However using it with either robs you of the surround sound feature. This is because the Razer Synapse software to configure and use it is limited to PCs and Macs. Synapse itself is easy to use; configuring each virtual channel is a cinch and there's extended functionality such as being able to normalise audio feeds and filter voice communications.

Though the Kraken 7.1 Chroma passes muster when used for music or podcasts, it comes into its own when used for games. Figuring out where bullets flying past us were coming from in first-person shooters such as Counter-Strike and Titanfall using sound alone led to a more natural, intuitive experience making the proceedings a lot more fun.

In terms of lighting however, there's very little use in-game as you might have guessed. It's purely for cosmetic purposes. There's static lighting that lets you choose one of the milliions of colours. Alternatively, you can go with the breathing mode which allows you to set a colour that surges every seven seconds, or simply cycle through every hue - spectrum cycling, as Razer calls it.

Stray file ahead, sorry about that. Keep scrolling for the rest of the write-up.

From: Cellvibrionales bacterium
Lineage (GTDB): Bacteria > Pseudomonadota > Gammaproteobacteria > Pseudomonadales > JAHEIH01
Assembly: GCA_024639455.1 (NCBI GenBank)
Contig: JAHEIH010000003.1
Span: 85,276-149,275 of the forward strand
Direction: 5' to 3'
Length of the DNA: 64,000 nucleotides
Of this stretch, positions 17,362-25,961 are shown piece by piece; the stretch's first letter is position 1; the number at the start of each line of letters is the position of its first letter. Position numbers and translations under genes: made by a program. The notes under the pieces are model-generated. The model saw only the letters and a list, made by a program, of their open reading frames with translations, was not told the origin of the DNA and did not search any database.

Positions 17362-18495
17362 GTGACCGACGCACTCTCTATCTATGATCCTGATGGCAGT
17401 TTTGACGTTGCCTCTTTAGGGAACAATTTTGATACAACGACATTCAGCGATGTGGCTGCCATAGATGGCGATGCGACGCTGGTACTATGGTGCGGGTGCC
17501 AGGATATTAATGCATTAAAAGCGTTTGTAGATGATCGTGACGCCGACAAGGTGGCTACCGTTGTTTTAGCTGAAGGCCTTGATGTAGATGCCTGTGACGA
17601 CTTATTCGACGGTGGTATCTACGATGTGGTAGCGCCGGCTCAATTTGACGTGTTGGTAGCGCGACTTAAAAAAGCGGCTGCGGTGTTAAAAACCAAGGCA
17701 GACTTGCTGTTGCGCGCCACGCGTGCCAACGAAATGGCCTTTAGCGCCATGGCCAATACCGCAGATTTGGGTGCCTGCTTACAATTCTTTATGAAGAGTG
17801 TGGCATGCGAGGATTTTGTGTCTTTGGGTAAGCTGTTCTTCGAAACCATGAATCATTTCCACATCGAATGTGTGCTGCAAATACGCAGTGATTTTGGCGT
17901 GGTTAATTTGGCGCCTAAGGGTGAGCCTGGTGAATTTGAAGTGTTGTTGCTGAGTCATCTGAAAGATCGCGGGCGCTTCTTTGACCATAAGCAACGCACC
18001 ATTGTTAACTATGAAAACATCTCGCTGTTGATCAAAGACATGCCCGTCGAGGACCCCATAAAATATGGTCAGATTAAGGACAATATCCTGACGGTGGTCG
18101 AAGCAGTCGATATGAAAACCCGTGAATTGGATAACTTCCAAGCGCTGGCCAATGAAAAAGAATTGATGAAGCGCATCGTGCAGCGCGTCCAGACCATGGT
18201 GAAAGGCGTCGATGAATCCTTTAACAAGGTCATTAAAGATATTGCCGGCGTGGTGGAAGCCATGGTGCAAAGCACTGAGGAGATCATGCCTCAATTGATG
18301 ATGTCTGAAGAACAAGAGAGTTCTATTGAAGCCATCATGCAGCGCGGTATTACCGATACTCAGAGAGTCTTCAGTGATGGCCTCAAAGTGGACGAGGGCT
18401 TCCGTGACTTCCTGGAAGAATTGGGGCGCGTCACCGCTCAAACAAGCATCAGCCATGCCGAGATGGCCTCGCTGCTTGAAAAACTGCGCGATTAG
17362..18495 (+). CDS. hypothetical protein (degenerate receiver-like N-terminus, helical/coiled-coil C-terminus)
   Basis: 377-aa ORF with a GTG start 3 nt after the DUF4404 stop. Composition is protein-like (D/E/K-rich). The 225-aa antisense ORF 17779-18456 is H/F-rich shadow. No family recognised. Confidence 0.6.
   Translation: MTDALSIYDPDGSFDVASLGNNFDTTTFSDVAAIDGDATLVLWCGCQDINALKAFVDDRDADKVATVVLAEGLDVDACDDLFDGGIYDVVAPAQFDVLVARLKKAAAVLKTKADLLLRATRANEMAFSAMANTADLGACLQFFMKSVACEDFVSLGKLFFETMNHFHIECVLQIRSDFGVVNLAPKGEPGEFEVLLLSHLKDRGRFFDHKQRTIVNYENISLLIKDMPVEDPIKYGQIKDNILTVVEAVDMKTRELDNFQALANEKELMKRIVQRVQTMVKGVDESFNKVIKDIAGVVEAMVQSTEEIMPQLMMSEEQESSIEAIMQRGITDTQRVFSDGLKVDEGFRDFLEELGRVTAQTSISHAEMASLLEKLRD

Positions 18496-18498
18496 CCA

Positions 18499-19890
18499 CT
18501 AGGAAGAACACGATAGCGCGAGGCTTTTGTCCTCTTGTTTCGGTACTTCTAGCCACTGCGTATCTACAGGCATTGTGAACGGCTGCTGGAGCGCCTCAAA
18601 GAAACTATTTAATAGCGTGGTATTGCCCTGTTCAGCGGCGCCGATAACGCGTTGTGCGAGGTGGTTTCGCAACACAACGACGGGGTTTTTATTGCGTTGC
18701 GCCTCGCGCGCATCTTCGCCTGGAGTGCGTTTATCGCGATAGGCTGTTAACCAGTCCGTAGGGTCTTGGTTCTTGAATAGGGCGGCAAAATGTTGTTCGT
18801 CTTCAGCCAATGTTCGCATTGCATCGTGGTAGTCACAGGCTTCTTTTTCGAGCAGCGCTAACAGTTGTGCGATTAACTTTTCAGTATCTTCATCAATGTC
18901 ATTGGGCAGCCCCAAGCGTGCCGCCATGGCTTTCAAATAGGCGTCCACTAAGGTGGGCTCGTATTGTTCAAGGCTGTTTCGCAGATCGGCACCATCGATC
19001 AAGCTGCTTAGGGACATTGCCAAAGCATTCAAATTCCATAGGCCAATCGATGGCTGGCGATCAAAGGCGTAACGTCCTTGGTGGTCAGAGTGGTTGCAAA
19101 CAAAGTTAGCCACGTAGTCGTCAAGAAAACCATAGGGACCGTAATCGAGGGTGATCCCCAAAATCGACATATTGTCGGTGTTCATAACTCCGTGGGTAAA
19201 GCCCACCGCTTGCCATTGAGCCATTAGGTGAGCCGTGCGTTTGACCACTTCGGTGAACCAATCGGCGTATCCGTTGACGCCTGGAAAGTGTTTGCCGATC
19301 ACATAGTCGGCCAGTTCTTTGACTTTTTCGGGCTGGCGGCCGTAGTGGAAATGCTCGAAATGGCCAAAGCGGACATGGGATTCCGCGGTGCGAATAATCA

Razer DeathAdder Chroma

Much like the Kraken, the DeathAdder Chroma has the same number of lighting options. Well, at least for the logo on it. The mouse's click wheel can only be configured to spectrum cycling or a static colour.

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In terms of build quality, the DeathAdder Chroma is well constructed. There are rubber grips on the side that make it comfortable to hold, and the buttons make satisfying click sounds on contact. As for improvements, there's an increased level of sensitivity (10,000 DPI) versus older variants (6,400 DPI) that allows a greater degree of accuracy and speed in games. While the difference in sensitivity was only just about noticeable, it should give the twitch-shooter-aficionado enough to keep his or her mind at ease.